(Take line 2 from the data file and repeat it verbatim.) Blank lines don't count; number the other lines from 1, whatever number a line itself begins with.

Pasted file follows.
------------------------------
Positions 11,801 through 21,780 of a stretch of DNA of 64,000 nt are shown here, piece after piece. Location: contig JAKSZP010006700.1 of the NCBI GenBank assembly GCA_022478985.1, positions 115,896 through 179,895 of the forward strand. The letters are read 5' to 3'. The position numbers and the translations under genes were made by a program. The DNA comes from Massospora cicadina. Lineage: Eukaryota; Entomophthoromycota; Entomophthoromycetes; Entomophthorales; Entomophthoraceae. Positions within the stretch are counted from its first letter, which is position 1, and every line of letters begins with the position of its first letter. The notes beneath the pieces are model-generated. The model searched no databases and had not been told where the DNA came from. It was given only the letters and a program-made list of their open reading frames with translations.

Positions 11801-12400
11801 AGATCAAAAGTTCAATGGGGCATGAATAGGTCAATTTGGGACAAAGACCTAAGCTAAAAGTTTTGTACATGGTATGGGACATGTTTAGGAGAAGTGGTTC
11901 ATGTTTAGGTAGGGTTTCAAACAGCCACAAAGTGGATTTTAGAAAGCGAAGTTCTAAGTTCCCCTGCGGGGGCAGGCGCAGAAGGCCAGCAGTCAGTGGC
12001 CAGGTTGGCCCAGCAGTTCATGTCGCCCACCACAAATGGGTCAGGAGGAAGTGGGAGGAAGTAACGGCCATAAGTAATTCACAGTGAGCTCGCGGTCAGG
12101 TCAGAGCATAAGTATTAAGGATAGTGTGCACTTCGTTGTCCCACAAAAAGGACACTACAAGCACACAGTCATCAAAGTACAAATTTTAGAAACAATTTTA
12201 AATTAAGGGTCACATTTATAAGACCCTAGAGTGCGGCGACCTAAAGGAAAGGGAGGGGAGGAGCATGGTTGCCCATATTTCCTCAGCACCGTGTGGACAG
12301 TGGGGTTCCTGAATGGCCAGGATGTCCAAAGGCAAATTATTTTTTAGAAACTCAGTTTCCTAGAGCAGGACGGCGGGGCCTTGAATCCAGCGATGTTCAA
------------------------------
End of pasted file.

Positions 11801-12400